McKinney fire explodes to become California’s largest of year as thousands flee flames

In the 20 years they’ve lived in Yreka, Vina Swenson and her husband have packed up their car to flee from fire five times. This makes twice in the last two years.

“We haven’t ever had to leave,” Swenson said Sunday, as flames burned less than five miles away. “So the reality probably hasn’t hit me” that this one could swallow up their home.

As of Sunday morning, the McKinney fire — the largest yet of this year’s fire season in drought-stricken California — had ripped through more than 51,468 acres in Klamath National Forest near the California border with Oregon, destroying some homes and threatening hundreds more in neighboring communities. It was 0% contained.

Swenson, 54, watched as firefighters cut down brush across the street from her home, which sits in a basin surrounded by heavily forested mountains in the Northridge neighborhood, squarely in the town’s evacuation zone. The sun was trying to peer through the smoke, turning her neighborhood an eerie orange.

“It’s reassuring that they’re keeping us safe, but the fact that they’re clearing brush here makes me think they expect the fire to reach here,” Swenson said. She said they’ll leave as soon as they see flames coming over any of the surrounding mountains.

About 650 firefighters battling the blaze were contending with triple-digit heat and possible thunderstorms that could set off dangerous conditions. A red flag warning was in effect due to searing temperatures, which averaged about 100 degrees in the region on Sunday, officials said.

“The fire becomes more energetic and the potential for fire spread increases,” said Jonathan Garner, a meteorologist with the National Weather Service. “It just becomes a more active fire when temperatures warm up like that.”

Thunderstorms were expected later in the afternoon, which he said could gusty, erratic winds as well as lightning, which could ignite new fires across the region. That all makes for unpredictable fire behavior.

“And that’s dangerous for firefighters,” Garner said.

One of those firefighters is 21-year-old Tyler Johnson, who checked in with his mother, Diane, on Sunday morning before heading out on a shift.

That’s their routine, she said. At the end of his rest break, he’ll call to say that he’s headed to the command center, then back into the fray.

“It’s just a quick ‘I love you, be safe,’” Diane Johnson said, a hitch in her voice.

The 49-year-old county planner had evacuated to Placerville about four and a half hours away. Her husband, a sheriff’s deputy, stayed behind to help with evacuations in Yreka and ensure that homes left by their owners are not looted.

Some neighborhoods on the western side of Yreka were ordered to evacuate, though officials said they saw little progression overnight on the fire’s edge closest to the city.

“Definitely Yreka is of concern as is the other populated areas like Fort Jones,” said Caroline Quintanilla, spokesperson for the U.S. Forest Service. “So we’re focusing on protecting the people, life and property.”

Officials said firefighters Sunday were prioritizing protecting Fort Jones, Yreka and other communities in the Highway 96 corridor from the blaze, which could burn for weeks. Highway 96 was shut down along the Klamath River, where crews overnight worked to keep homes and buildings from burning, forest officials said in a social media update.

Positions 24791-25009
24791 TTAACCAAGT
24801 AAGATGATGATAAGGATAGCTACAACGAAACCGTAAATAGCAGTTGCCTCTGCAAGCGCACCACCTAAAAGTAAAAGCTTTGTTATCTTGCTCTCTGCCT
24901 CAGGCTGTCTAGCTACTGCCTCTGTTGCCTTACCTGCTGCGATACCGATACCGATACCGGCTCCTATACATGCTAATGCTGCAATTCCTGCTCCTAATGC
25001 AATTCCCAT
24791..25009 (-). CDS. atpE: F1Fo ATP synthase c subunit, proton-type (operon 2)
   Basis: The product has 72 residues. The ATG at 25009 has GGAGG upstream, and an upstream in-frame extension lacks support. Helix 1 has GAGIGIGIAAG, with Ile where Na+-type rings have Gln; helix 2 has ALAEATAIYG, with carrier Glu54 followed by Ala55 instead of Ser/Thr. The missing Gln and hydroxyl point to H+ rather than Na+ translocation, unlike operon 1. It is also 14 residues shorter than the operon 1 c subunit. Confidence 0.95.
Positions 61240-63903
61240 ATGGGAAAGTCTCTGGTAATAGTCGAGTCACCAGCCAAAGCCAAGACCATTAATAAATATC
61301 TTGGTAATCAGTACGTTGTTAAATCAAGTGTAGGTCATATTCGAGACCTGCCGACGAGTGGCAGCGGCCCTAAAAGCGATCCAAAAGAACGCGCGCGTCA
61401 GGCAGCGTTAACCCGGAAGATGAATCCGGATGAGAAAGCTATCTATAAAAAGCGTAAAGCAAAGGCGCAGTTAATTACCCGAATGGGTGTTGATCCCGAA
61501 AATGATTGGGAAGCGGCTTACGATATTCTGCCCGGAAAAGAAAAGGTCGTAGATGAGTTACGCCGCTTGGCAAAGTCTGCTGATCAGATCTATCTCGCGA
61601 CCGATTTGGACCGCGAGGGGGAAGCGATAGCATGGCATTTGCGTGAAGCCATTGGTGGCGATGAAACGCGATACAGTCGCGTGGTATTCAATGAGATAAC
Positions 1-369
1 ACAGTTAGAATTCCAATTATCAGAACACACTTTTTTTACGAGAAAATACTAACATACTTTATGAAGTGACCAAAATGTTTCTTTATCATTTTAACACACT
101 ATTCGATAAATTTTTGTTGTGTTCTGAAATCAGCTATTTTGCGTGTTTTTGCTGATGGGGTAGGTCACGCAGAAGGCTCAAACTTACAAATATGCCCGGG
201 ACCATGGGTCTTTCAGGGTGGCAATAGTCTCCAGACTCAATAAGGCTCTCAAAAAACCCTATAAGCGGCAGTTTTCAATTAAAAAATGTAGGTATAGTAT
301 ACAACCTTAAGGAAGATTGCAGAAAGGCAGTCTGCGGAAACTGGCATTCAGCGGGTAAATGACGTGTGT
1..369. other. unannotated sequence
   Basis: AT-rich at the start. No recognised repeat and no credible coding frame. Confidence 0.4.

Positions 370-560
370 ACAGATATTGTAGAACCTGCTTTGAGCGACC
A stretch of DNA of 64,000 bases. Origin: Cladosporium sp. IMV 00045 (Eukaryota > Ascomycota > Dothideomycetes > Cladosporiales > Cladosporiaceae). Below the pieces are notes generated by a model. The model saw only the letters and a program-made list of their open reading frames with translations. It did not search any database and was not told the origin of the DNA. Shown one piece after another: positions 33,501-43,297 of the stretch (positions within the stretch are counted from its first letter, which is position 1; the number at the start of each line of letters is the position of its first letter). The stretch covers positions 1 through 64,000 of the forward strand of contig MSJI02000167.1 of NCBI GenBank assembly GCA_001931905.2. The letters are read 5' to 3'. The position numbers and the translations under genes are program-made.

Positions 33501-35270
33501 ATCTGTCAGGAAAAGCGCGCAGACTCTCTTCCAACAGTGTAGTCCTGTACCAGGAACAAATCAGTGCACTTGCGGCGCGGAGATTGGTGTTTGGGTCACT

Quintanilla said firefighters were tapping old bulldozer lines from past fires in the region.

“This area gets lots of fires,” Quintanilla said. “But the particular area where the fire is actually burning right now has not burned since the mid-’50s. So that’s part of the concern as well, and part of the complexity, because it hasn’t burned in a long time.”

Jonathan Dixon, 37, who lives on the western edge of Yreka, told The Times his home will probably be among the first to be scorched as the fire continues to spread.

He said he’s fled to the Bay Area, and that he expects his collection of art nouveau antiques, sculptures and other artworks to perish.

“I’m terrified that my house is going to burn down, and I’ve kind of accepted it,” Dixon said.

Dixon, a card dealer and games supervisor at the local casino, tried to put a positive spin on his losses, saying that he was “kind of a hoarder” and that he’s been intending to get rid of things.

“That’s a problem that’s solved, but not in the way I wanted,” he said.

Still, he said the casino might have to shut down as well, and if that happens he could lose his home and a source of income. He’s been urging other reluctant relatives to leave Yreka as soon possible and to forgo trying to save their possessions.

“I was telling them don’t worry about packing up, your life’s more important, just get out of there,” Dixon said.

Many residents in this neighborhood around Humbug Road are elderly, Dixon said, and will probably face significant hurdles trying to leave.

The Red Cross late Saturday opened a shelter in the town of Weed after closing its location in Yreka when the area was ordered to evacuate, said Stephen Walsh, a spokesman with the organization.

Twenty-two people are staying at the shelter, where they’re being offered beds, food and spiritual care, Walsh said.

“They can stay as long as they need to, and obviously the shelters are open to everybody,” he said.

Siskiyou County officials set up a webpage to help residents find dogs, cats and livestock rescued within the evacuation area. The animals were being cared for at various shelters.

The fire started about 2:38 p.m. Friday near Highway 96 and McKinney Creek Road southwest of the Klamath River, according to the California Department of Forestry and Fire Protection. The cause is under investigation.

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